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How the Increase in Legal Fees Impacts Malaysia's Property Market

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Explore the impact of Malaysia's new conveyancing rules under the SRO 2023 on the property market. Understand the changes, stakeholder implications, and potential future steps.

How New Conveyancing Rules Impact Malaysia's Property Market?


A major change to legal fees for property transactions is set to shake up Malaysia's real estate sector. New conveyancing rules under the Revised Solicitors' Remuneration Order 2023 (SRO 2023) will raise the cost of buying, selling, and transferring property titles in most cases.

While current market conditions are already challenging for home buyers, this added expense could further dampen demand and ownership affordability. We break down what the updated regulations mean for various stakeholders and discuss potential impacts on the broader property industry.

Key Changes Under the New Order

Gazetted in mid-July 2023, the SRO 2023 institutes the first major update to conveyancing fees in Malaysia since 2017. Conveyancing refers to the legal aspects of property transactions. It covers documentation, title transfers, loan registrations and other non-litigation tasks.

For properties valued RM500,000 and under, conveyancing fees will now be 1.25% compared to the previous 1% of property value. In the RM500,000 to RM7.5 million bracket, fees rise to a flat 1%.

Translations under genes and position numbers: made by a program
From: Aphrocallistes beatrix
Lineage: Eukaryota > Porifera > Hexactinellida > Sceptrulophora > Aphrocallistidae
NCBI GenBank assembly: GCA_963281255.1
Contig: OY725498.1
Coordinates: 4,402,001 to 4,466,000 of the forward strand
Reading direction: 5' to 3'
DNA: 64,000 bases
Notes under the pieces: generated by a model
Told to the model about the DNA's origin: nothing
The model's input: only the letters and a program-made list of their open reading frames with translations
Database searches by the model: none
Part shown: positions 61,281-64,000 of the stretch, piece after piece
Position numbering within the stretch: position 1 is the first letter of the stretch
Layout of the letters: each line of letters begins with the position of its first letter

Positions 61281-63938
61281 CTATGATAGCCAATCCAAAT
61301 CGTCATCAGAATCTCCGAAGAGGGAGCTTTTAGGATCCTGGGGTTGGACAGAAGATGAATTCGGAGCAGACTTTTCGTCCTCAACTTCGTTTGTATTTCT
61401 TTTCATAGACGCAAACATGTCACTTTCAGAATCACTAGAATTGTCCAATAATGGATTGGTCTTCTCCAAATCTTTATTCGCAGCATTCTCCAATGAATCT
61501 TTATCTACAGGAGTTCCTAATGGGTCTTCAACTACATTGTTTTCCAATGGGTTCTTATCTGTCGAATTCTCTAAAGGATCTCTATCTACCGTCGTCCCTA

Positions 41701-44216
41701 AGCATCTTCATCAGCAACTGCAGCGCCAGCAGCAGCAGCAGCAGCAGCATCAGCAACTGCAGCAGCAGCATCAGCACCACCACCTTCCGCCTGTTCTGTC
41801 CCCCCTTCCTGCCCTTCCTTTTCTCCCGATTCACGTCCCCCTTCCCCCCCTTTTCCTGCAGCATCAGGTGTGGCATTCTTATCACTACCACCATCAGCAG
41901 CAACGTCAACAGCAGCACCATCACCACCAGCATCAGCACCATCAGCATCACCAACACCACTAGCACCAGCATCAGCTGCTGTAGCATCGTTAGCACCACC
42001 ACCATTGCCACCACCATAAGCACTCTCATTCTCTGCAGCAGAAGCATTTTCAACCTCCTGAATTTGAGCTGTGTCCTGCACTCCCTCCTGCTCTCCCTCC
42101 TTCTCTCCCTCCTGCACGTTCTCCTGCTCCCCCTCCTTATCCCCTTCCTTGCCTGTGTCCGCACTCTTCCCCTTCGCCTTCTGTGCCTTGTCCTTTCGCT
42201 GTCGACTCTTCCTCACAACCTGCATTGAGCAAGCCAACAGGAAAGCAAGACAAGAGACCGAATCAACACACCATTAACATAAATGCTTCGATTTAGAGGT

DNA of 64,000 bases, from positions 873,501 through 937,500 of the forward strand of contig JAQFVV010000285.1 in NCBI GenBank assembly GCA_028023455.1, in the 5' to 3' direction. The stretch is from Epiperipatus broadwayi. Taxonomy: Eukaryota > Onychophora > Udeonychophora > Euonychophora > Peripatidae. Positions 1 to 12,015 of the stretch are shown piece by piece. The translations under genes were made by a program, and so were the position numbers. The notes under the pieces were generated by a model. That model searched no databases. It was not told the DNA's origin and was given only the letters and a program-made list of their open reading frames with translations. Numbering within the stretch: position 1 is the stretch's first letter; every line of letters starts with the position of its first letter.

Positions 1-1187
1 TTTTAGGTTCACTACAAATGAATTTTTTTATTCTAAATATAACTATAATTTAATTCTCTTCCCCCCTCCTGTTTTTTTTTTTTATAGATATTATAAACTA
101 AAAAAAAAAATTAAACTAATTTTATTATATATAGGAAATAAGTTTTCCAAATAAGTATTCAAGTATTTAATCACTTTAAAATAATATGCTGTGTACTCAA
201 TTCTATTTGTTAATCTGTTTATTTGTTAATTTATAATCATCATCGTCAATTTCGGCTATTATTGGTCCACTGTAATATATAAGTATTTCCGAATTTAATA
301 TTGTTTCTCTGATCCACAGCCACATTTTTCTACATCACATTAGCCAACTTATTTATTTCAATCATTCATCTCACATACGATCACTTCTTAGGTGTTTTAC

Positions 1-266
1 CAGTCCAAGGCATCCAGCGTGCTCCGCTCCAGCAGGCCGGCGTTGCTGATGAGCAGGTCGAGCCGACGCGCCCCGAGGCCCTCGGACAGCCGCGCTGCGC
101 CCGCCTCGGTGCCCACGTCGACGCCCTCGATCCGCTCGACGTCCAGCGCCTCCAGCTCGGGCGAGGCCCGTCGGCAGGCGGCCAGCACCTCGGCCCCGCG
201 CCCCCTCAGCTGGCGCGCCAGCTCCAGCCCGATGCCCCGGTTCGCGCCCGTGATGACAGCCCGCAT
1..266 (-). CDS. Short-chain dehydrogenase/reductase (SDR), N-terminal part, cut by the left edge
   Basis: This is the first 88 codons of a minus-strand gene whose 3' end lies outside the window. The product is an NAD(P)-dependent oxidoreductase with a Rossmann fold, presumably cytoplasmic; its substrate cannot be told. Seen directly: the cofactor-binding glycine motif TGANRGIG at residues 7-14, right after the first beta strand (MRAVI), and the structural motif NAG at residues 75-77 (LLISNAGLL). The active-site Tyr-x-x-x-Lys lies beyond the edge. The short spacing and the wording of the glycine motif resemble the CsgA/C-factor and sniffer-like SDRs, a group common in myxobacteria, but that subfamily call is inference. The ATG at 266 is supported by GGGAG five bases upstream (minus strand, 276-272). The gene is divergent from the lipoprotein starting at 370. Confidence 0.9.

Based on these new rates, conveyancing costs for a RM1 million home purchase increase from RM8,000 to RM10,000. At the top end, fees for a RM5 million property sale would be RM50,000, up RM12,000.

While percentages are higher across most brackets, licensed housing developers will provide buyers automatic discounts of up to 50% on conveyancing. This incentive aims to relieve cost pressures on home ownership. Discounts were previously capped at 25-35%.

Why Are Costs Increasing?

Malaysia's conveyancing fee structure was last revised in March 2017. Proponents argue this update accounts for accumulated inflation and higher operating expenses for legal firms.

The new SRO aims to standardize fees at sustainable levels so law practices can deliver efficient, quality service. The COVID-19 crisis has also exacerbated financial challenges industrywide.

Roger Tan, senior lawyer and conveyancing committee member, stresses lawyers are bound by the order. Like with medical professionals, clients should not pressure conveyancers to circumvent set fees.

Bar Association president Karen Cheah adds the revisions reflect rising market costs. The Bar consulted members extensively and proposed changes it deemed necessary and reasonable.

Under the order, lawyers can still grant discounts up to 25% for non-contentious conveyancing work. But the prescribed fees aim to cover essential overheads.

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How Each Stakeholder is Impacted

While the fee hikes seem modest, they will impact various parties in tangible ways:

Home Buyers

Probably the most affected segment, property purchasers now face higher conveyancing costs at a time of stretching affordability. This adds to the litany of taxes, duties, and expenses bogging down buyers.

The 50% discount on new projects provides relief. But resale home and sub-sale buyers will bear the full brunt of the increases. This may deter transactions, or require compromise on purchase price or property type/location.


For developers, the incentive for buyers to choose new over sub-sale units may bolster sales. But if cost creep dampens demand generally, it can slow orders and completion velocity.

Land banking and acquisition costs are already high for builders. Rising construction expenses also compress margins. While volume helps economies of scale, the risk is oversupply amid softening demand.